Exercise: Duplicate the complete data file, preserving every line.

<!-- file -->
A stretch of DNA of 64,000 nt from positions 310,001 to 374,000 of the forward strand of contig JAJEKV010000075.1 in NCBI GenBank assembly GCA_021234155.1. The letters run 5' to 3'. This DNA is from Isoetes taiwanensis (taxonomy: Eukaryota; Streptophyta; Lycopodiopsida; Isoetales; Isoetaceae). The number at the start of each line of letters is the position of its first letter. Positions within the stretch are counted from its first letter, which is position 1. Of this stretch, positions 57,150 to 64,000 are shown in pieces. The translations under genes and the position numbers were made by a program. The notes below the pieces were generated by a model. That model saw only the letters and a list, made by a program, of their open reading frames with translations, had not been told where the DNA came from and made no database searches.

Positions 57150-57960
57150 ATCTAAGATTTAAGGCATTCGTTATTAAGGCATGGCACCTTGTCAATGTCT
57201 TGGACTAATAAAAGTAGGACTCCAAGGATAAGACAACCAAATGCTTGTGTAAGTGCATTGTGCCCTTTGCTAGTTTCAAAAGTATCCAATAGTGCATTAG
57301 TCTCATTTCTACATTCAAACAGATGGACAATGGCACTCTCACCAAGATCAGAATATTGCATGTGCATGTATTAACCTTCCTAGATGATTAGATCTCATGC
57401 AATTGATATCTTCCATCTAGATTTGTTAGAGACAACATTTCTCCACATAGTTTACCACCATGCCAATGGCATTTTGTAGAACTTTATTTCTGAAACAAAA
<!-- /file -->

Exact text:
A stretch of DNA of 64,000 nt from positions 310,001 to 374,000 of the forward strand of contig JAJEKV010000075.1 in NCBI GenBank assembly GCA_021234155.1. The letters run 5' to 3'. This DNA is from Isoetes taiwanensis (taxonomy: Eukaryota; Streptophyta; Lycopodiopsida; Isoetales; Isoetaceae). The number at the start of each line of letters is the position of its first letter. Positions within the stretch are counted from its first letter, which is position 1. Of this stretch, positions 57,150 to 64,000 are shown in pieces. The translations under genes and the position numbers were made by a program. The notes below the pieces were generated by a model. That model saw only the letters and a list, made by a program, of their open reading frames with translations, had not been told where the DNA came from and made no database searches.

Positions 57150-57960
57150 ATCTAAGATTTAAGGCATTCGTTATTAAGGCATGGCACCTTGTCAATGTCT
57201 TGGACTAATAAAAGTAGGACTCCAAGGATAAGACAACCAAATGCTTGTGTAAGTGCATTGTGCCCTTTGCTAGTTTCAAAAGTATCCAATAGTGCATTAG
57301 TCTCATTTCTACATTCAAACAGATGGACAATGGCACTCTCACCAAGATCAGAATATTGCATGTGCATGTATTAACCTTCCTAGATGATTAGATCTCATGC
57401 AATTGATATCTTCCATCTAGATTTGTTAGAGACAACATTTCTCCACATAGTTTACCACCATGCCAATGGCATTTTGTAGAACTTTATTTCTGAAACAAAA